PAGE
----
Alexander Haig, R.I.P.
I have been remiss in saying something about Alexander Haig who passed away last week.
He held many distinguished positions: White House Chief Of Staff, Supreme Allied Commander of NATO, and Secretary Of State, to name the three he is most remembered for. But there was more. Debbie Schlussel mentions one thing many people who remember him and lived through his time in the offices listed above do not know:
…And on the battlefield during the Vietnam War, this real-life American hero engaged in hand-to-hand combat with the VietCong to save the troops in his unit, who were outnumbered….
He also ran for President in 1988 in the Republican Primaries. I don’t think he expected that he had much of chance and just wanted to speak up for those of us who were against the nuclear arms agreement being negotiated with the Soviets. All of the other candidates were for it [as was President Reagan]; he was the lone voice against it because he knew, like all of our other arms agreements with the Evil Empire, the treaty was lopsided in favor of the Communists. My best friend and I supported Al Baby, as we called him, and were about to volunteer for his campaign when he dropped out.
Mr. Haig has his faults as a man [his ego could overwhelm him sometimes and he was too soft on the Soviets and Chinese sometimes because of it], but he was a loyal and true American and a great friend of Israel and all of those who sought to free themselves from the enslavement of Totalitarianism across the world.
He was loyal to the people who worked under him and appreciated their contributions. In a posting over at his blog, Michael Ledeen remembers what it was like to work for him when Mr. Haig was Secretary Of State. A highlight:
And then probably the greatest orders anyone ever received: “When I tell you to do something, just go do it. If I don’t like it, you’ll hear from me. And if you don’t hear from me, keep doing it.”
Best boss I ever had. I only heard from him once, when one of our ambassadors called me in to the embassy to say that Haig wanted me to call him on a secure line, and the poor man added that he’d never ever heard language like that, ever.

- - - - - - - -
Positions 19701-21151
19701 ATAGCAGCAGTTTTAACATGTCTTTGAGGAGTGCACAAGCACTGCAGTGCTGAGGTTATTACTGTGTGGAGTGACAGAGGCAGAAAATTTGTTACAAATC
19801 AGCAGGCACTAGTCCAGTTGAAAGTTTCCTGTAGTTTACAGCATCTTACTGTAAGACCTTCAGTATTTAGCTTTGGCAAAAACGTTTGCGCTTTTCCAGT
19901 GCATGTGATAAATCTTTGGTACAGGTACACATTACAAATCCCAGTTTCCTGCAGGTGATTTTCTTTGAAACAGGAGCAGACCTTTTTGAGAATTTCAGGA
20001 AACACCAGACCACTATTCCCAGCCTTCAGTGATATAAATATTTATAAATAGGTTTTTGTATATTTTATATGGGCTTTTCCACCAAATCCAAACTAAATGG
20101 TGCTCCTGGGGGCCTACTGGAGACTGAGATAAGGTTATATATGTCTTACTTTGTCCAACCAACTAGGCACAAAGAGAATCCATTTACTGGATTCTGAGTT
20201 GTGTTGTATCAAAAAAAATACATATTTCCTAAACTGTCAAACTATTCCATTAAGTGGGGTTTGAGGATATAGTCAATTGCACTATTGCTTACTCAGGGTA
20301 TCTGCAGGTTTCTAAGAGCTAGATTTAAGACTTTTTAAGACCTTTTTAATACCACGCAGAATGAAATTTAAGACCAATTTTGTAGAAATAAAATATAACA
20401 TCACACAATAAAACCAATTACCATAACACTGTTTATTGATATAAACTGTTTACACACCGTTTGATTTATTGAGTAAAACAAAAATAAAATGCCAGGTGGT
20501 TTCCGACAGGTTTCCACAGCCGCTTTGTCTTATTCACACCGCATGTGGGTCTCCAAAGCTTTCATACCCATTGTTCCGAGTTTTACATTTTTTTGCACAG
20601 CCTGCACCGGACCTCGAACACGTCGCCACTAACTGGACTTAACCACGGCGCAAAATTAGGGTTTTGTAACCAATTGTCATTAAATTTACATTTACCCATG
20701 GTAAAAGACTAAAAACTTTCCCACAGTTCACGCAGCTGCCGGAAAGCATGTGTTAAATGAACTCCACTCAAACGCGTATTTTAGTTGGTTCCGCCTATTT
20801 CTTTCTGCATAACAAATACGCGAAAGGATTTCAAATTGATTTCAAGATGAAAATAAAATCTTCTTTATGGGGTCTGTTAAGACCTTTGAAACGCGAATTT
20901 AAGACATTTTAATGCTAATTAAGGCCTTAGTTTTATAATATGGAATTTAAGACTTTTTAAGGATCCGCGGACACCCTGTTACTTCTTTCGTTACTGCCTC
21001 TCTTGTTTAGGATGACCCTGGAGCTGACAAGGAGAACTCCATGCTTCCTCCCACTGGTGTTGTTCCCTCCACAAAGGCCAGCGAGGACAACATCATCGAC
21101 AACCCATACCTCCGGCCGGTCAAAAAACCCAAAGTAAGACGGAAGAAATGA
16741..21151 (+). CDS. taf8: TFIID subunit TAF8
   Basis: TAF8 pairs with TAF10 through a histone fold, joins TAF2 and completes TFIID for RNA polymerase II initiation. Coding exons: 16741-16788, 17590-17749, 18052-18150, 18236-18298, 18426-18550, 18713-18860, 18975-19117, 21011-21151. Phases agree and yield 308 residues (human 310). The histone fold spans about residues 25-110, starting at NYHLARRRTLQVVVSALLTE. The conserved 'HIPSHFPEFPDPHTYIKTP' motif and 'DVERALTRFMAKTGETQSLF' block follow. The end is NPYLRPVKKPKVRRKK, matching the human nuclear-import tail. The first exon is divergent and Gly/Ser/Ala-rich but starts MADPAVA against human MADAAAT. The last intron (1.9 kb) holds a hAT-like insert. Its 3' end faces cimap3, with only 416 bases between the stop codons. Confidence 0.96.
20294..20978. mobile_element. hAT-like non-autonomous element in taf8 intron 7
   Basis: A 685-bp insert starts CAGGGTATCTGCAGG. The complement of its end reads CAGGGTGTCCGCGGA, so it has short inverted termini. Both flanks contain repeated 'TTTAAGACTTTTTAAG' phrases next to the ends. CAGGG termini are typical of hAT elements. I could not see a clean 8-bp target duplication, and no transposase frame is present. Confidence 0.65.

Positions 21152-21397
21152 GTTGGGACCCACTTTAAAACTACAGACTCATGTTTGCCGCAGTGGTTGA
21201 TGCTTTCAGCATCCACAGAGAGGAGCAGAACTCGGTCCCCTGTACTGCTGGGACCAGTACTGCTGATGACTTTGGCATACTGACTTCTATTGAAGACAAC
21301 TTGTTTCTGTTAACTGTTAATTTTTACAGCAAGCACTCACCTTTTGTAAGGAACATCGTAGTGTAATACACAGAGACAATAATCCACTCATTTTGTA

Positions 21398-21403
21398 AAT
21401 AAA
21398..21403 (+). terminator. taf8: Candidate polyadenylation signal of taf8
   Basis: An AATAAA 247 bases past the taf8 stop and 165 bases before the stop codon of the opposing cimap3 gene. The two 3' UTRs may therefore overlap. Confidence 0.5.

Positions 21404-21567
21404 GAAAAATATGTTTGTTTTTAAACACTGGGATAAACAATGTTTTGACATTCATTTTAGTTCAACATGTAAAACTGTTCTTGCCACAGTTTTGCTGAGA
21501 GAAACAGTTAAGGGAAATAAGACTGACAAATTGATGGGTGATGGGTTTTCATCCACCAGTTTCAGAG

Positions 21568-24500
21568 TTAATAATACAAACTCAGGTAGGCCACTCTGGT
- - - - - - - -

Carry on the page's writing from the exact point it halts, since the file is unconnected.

Al Haig was a man of action who never feared to make a decision, to plunge into the arena. The one for which he is most famous for is the day Ronald Reagan [who my friend and I, by the way, called The Raygun] was shot. I am of course speaking of his decision to go before the press where he said:
Constitutionally, gentlemen, you have the President, the Vice President and the Secretary of State in that order, and should the President decide he wants to transfer the helm to the Vice President, he will do so. He has not done that. As of now, I am in control here, in the White House, pending return of the Vice President and in close touch with him. If something came up, I would check with him, of course.
Over at AmSpecBlog, Kevin Mooney spoke with Paul Kengor about this incident [tip of the fedora to Ran]:
Various obituaries claim that Haig had attempted to gain control of the presidency and disregarded the proper constitutional chain of command. But William Clark, a close Reagan advisor, says that Haig actually acted properly and helped to restore order at a very tense moment.
Clark had served as Haig’s deputy in the U.S. State Department before moving over to the National Security Council (NSC). Unlike many in the White House, Clark had a congenial relationship with Reagan’s first secretary of state.
Kengor, a political science professor with Grove City College, is the author of a recent biographer on Clark entitled: “The Judge: William P. Clark, Ronald Reagan’s Top Hand.” Clark was a close confident to Reagan reaching back to the former president’s time as governor of California. Kengor followed up with him shortly after Haig’s death and discussed the assassination attempt.
“Clark said Haig was exactly right and acted the right way in a moment of confusion,” Kengor said. “The vice-president was in the air at the time and Haig was the ranking cabinet member who indeed was in charge and it was important for him to establish stability at this time. You also have to remember that this was the height of the Cold War and Haig was rightly concerned about how hostile powers might react.”
The press, who had never like the man, relentlessly pounded him for his statement [in fact, until the end of his life]. But, as you can clearly see, Al Haig did the right thing.
That was not the first time Mr. Haig did the right thing. In the Spring and Summer of 1974, as Richard Nixon began to mentally breakdown, Al Haig kept the Executive functioning as White House Chief Of Staff. People forget the threats we faced at the time, what a dangerous world it was. It was critical to the stability of the world that the Commander In Chief of The United States and Leader of the Free World be seen as in charge and in command. Mr. Haig was also very instrumental in convincing President Nixon to resign for the good of the country. For those two feats alone, he deserves our eternal thanks.
Alexander Haig was married for nearly sixty years to Patricia Haig [nee' Fox]. He had a zest for life that, I am told, infected those in direct contact with him. I certainly experienced that when watching him in more relaxed interviews.
Over at SI VIS PACEM, I think Ran has come up with the most succinct and spot-on description of the man:
Smart, tough as nails. Godspeed, General!
Requiescat in pace.